And there were signs the financial slowdown will not halt the phenomenal growth as some young couples put foreign holidays on hold to invest in home gardens instead.
Higher disposable incomes and increased home ownership were behind the green-fingered surge in demand as gardening continues to grow as a leisure activity.
According to a Teagasc report yesterday, 88% of Irish households have gardens, compared with 90% in Finland and Spain and 40% in Germany.
The higher number of people in older age groups is also fuelling demand for nursery production, with a big demand for ornamental plants of various sizes and types.
Paddy Gleeson, National Nursery Stock Specialist with Teagasc, said the continuing growth of the nursery stock industry is being fuelled by the enormous expansion in garden centre sales, which have grown by 54% since 1999.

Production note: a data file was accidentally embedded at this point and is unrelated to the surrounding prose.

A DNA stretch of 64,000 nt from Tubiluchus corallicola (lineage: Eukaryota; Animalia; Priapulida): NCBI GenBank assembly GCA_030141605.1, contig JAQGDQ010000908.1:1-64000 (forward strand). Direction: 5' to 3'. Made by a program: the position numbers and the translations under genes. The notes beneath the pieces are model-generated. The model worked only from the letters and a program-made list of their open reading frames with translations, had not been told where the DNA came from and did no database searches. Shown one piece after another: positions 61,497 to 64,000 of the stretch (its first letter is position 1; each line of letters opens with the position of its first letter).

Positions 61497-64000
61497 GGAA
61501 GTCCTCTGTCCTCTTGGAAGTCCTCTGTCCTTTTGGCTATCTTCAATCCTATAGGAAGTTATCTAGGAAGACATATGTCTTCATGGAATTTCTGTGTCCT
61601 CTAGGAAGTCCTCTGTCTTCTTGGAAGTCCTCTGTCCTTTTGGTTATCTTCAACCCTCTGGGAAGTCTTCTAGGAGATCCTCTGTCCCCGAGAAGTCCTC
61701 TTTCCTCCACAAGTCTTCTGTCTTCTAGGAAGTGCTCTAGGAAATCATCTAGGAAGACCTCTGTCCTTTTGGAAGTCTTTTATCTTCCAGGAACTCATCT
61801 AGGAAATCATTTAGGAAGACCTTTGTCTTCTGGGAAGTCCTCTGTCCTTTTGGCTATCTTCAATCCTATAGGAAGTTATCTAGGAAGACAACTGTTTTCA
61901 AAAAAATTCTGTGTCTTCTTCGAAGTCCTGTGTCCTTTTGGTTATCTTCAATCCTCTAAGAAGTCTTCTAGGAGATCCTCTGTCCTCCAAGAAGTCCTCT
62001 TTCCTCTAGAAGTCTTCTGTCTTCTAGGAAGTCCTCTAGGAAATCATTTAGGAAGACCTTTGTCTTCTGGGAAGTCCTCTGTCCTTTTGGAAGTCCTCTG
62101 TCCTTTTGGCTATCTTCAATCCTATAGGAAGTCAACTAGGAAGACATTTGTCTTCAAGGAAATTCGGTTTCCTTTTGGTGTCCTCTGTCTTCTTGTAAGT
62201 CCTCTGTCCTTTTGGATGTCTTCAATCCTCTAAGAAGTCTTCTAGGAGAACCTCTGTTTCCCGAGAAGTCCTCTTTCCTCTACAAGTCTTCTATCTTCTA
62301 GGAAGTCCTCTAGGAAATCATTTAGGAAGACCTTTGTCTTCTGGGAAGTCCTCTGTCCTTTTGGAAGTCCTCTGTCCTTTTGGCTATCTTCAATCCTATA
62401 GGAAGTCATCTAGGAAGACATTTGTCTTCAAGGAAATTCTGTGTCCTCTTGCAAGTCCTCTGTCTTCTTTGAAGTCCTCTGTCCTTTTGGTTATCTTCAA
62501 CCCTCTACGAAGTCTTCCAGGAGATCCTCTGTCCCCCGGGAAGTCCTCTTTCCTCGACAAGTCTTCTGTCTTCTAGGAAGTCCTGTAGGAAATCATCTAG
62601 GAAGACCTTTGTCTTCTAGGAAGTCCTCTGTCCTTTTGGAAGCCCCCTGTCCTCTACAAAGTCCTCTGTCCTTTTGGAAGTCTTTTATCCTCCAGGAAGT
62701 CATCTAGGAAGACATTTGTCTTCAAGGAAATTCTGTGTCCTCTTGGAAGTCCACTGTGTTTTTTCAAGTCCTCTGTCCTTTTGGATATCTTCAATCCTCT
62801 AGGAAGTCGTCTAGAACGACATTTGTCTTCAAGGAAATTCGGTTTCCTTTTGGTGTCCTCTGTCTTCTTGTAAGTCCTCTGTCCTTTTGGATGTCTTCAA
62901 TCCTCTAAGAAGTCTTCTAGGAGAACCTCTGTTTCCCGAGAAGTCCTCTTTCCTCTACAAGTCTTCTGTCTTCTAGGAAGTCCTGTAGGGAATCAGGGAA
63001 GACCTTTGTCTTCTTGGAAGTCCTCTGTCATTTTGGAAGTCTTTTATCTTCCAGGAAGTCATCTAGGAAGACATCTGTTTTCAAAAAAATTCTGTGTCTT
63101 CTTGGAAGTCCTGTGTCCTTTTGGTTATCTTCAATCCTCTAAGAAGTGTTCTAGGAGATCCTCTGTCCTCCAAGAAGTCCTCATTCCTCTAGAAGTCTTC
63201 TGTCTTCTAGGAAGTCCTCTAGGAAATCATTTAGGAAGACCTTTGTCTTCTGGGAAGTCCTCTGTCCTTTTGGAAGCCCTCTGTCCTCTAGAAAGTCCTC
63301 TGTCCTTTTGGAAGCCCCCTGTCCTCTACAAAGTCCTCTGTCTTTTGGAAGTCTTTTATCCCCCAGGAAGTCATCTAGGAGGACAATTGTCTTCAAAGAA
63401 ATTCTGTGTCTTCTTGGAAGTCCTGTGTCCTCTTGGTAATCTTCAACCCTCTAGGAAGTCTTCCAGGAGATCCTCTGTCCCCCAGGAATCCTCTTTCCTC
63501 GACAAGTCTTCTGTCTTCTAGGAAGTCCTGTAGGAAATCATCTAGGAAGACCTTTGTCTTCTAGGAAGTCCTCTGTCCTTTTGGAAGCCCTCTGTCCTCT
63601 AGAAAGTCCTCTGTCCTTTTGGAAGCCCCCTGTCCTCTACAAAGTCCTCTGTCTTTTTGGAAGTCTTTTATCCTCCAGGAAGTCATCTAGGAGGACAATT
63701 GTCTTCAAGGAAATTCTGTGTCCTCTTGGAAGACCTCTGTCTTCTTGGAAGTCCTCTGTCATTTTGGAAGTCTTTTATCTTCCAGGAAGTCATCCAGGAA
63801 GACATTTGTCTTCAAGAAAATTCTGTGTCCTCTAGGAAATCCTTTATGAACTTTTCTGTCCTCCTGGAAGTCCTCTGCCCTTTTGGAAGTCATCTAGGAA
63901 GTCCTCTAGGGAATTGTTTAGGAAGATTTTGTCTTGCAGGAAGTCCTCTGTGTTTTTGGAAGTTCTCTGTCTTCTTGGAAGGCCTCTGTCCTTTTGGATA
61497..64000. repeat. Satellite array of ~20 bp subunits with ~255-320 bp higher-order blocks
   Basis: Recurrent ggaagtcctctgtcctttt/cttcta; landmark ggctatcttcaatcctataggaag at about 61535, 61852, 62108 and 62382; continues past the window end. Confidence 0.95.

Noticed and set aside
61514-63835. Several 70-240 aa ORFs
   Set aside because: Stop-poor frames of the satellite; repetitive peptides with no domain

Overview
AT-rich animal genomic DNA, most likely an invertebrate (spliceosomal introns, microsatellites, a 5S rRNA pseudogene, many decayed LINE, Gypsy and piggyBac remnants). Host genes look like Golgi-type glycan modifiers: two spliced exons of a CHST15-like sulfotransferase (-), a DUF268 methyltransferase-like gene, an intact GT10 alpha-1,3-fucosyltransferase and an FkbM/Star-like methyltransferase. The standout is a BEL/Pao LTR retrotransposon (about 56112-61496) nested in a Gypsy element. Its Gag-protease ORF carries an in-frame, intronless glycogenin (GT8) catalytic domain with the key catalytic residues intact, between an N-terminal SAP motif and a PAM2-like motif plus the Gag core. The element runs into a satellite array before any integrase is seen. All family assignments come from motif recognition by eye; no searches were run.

“The dramatic change in consumer purchases at garden centres has seen demand spiral for large specimen plants and particularly evergreen herbaceous plants.
“The trend is towards impulse buying of colour plants. Price is not the sole issue. Aspects, such as visual impact, packaging and promotion, have a bearing on sales,” he said.
Mr Gleeson said home production of nursery stock has increased by 5% annually since 1997 and is set to continue on the same upward trend for the coming years.
Total output for the sector is expected to exceed €40m by 2006 compared to over 30m at present.
Exports are projected to double to €10m by 2006, driven largely by increased opportunities for Irish produce in Britain.
Mr Gleeson said higher wage costs, transport and insurance premiums are squeezing margins in nursery stock production.
The way forward is specialisation and co-operation.
“Individual producers should specialise in growing a narrower range of plants,” he said.